The link between St Valentine's Day and forensic ballistics

Published on 8 February 2019

St Valentine’s Day is the day people are encouraged to show affection but it is also the date of one of the most famous unsolved crimes.

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St Valentine’s Day is the day people are encouraged to show affection but it is also the date of one of the most famous unsolved crimes. 

As part of the gang warfare that formed part of the scene in Chicago in the 1920s and 30s, seven men were lined up against a wall in a Clark Street garage in Chicago and shot on the 14th February 1929. 

The organiser behind the St Valentine’s Day massacre has never been identified, though it would be interesting to know if that would still be the case had this happened today. 

Eye witnesses reported hearing machine guns at the time of the shooting. One man survived the shooting and was taken to hospital but subsequently died, investigators were unable to persuade him to give them any information about what had happened. 

After extensive investigation the police came to the conclusion that two fake police cars had arrived at the garage with their occupants dressed as fake policemen. They entered the garage and on the pretence of arresting the 7 men, lined them up against the wall at 2122 North Clark before shooting them.  Two cars were later found cut up and burnt in an attempt to destroy them. 

Over 70 rounds of ammunition were recovered from the scene itself.  Subsequently, two Thompson submachine guns (Tommy guns) found at a Michigan Bungalow were tested by Col. Calvin Goddard, a pioneer of forensic ballistics who was brought in by wealthy Chicagoans to help solve the crime.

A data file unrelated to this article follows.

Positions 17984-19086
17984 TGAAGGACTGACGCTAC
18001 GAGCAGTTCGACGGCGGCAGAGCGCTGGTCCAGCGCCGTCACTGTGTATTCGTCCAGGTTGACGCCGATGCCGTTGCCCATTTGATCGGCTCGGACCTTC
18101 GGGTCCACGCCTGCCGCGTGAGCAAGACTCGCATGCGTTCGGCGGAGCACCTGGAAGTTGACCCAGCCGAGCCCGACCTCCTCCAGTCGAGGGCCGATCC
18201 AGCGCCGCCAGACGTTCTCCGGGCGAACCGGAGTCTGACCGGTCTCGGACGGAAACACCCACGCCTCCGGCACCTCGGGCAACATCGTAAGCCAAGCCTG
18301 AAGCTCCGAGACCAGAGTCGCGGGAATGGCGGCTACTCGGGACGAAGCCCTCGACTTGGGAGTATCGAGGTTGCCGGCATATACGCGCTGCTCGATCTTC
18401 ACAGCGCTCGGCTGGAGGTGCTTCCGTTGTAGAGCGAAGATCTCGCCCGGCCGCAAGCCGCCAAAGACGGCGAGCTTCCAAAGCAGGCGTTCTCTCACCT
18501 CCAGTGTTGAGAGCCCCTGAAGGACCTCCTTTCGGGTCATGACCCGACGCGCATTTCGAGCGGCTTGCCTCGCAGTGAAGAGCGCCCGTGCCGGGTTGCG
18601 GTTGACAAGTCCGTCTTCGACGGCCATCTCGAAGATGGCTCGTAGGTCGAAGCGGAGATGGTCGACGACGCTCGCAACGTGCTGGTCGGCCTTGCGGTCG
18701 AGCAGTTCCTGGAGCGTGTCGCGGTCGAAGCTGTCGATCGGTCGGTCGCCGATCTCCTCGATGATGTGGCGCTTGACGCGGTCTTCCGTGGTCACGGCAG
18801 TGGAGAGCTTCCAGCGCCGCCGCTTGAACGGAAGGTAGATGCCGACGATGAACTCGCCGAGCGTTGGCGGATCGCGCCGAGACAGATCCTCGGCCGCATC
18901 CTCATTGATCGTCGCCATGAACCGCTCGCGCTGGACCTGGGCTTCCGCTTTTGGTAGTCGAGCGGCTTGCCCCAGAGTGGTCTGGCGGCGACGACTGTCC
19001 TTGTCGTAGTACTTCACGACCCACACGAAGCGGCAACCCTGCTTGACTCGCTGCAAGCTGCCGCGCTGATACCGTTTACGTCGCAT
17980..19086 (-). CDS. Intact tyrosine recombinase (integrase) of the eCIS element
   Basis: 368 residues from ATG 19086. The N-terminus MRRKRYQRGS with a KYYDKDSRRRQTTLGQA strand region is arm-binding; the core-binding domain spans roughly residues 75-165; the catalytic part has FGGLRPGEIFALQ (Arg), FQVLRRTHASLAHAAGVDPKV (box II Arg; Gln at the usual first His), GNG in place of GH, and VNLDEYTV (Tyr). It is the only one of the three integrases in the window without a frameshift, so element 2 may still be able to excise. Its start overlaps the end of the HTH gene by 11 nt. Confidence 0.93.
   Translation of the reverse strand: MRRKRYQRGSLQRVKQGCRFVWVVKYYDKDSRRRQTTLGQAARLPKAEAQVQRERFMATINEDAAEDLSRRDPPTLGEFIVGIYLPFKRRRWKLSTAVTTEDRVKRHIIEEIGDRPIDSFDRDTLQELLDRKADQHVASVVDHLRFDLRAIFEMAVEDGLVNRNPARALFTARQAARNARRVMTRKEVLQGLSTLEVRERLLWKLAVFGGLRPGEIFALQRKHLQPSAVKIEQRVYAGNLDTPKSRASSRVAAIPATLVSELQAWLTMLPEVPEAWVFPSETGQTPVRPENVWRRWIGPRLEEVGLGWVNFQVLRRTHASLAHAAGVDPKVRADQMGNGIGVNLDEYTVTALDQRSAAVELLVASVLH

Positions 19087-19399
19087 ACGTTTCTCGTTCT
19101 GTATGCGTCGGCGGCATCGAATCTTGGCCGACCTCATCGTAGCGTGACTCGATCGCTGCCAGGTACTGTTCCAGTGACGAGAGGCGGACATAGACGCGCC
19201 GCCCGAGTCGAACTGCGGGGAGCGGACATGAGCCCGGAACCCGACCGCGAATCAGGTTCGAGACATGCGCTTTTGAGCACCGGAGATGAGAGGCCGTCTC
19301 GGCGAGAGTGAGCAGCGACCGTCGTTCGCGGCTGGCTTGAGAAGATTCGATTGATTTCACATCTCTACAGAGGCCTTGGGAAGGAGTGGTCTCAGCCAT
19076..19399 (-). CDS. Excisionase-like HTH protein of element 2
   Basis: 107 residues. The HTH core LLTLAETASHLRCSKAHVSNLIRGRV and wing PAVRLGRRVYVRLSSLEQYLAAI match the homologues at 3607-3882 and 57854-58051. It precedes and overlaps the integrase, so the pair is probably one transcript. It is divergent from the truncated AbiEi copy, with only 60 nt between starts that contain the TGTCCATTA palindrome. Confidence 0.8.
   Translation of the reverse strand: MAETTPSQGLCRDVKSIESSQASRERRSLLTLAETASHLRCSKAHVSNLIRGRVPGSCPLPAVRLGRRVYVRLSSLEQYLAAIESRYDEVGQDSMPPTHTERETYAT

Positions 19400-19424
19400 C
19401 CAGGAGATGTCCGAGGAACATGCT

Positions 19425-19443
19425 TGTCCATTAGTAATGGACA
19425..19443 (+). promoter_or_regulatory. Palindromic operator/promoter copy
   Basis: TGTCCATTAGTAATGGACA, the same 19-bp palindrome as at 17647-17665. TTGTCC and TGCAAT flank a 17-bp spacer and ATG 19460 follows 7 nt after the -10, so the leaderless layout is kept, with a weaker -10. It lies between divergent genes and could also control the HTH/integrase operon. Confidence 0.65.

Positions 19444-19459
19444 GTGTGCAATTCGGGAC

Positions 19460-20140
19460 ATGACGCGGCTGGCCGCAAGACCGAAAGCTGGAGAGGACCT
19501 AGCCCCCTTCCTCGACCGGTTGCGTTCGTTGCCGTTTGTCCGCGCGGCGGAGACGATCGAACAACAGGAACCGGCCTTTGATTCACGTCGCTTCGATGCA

Col. Calvin Goddard identified the two guns as having been used in the massacre by matching the bullets found at the scene with those from the two Thompson machine guns – this was one of the earliest uses of ballistics evidence in US history. 

Forensic ballistics is the examination of firearms at a scene. As a bullet is loaded into, and fired from a gun marks are left on the bullet or cartridge case.  The marks left on the bullets that had been recovered from the scene of the Valentine’s massacre were compared to those left on bullets fired under controlled conditions from the guns that were later recovered. This type of forensic science is known as pattern recognition, an area of real interest to us at LRCFS.

As a result of this case, Franklin D Roosevelt passed the National Firearms Act of 1934 which was designed to keep the Tommy gun out of the hands of private citizens.

It was widely believed at the time that Al Capone was behind the massacre but evidence came to light 81 years later that may mean that this was an error.  A letter found in the FBI archives suggests that William White, known as 3-fingered Jack had led the attack, motivated by revenge for the death of his cousin.

The garage was demolished in 1967 but for those interested in true crime, it is still possible to see bricks from the north wall of the garage in the Mob Museum in Las Vegas. 

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Story category Research